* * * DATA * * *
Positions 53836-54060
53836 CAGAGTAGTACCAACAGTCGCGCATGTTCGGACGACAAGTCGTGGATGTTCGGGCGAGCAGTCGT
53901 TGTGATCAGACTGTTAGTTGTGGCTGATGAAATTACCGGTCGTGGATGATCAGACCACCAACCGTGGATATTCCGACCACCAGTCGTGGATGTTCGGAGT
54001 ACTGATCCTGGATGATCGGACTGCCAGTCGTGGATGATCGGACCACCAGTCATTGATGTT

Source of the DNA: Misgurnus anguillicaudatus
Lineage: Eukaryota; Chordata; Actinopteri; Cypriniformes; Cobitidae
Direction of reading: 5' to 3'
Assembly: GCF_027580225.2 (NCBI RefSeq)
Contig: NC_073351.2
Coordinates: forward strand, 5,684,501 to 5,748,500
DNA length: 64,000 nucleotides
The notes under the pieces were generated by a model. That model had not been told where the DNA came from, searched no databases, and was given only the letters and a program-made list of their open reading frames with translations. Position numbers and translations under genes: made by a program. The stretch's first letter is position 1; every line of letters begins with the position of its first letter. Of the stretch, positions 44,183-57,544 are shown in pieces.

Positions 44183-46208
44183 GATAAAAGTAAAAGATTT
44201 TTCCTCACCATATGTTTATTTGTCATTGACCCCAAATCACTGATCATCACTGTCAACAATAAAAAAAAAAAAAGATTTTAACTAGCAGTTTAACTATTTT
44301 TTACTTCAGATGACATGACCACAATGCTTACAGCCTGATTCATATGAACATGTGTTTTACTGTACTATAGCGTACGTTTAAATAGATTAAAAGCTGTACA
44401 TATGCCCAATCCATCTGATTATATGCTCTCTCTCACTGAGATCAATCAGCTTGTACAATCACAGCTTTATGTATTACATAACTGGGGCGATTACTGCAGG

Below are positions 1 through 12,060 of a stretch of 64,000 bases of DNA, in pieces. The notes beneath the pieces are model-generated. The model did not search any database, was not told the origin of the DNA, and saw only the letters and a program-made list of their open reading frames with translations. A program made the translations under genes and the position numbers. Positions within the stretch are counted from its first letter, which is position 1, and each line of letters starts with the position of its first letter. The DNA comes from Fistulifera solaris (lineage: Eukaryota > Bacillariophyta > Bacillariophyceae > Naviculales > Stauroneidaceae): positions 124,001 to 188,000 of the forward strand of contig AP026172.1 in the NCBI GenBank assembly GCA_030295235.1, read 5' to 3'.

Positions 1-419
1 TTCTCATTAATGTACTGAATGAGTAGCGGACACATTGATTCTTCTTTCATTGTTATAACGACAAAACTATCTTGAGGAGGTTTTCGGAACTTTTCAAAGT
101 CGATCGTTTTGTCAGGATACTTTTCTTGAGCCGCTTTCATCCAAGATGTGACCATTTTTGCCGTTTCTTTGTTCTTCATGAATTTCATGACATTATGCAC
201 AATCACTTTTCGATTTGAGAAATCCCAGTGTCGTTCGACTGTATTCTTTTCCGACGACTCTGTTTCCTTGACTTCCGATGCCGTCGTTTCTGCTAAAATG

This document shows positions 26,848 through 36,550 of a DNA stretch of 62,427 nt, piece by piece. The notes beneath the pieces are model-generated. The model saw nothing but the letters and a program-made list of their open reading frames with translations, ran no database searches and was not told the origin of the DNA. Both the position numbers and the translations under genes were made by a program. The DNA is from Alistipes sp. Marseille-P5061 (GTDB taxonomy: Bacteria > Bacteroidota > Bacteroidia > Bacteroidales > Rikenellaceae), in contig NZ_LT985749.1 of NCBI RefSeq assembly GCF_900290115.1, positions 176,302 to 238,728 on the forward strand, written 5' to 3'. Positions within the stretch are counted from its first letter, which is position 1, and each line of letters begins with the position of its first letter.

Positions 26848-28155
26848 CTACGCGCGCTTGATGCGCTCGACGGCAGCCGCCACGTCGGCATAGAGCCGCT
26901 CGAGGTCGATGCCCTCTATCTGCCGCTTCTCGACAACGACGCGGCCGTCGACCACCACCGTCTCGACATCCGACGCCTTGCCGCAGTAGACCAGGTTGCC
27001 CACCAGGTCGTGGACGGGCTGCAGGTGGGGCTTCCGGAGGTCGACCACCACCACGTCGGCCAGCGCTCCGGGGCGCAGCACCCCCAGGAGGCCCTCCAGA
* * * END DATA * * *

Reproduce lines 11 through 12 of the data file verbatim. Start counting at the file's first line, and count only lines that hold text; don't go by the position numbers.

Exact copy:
DNA length: 64,000 nucleotides
The notes under the pieces were generated by a model. That model had not been told where the DNA came from, searched no databases, and was given only the letters and a program-made list of their open reading frames with translations. Position numbers and translations under genes: made by a program. The stretch's first letter is position 1; every line of letters begins with the position of its first letter. Of the stretch, positions 44,183-57,544 are shown in pieces.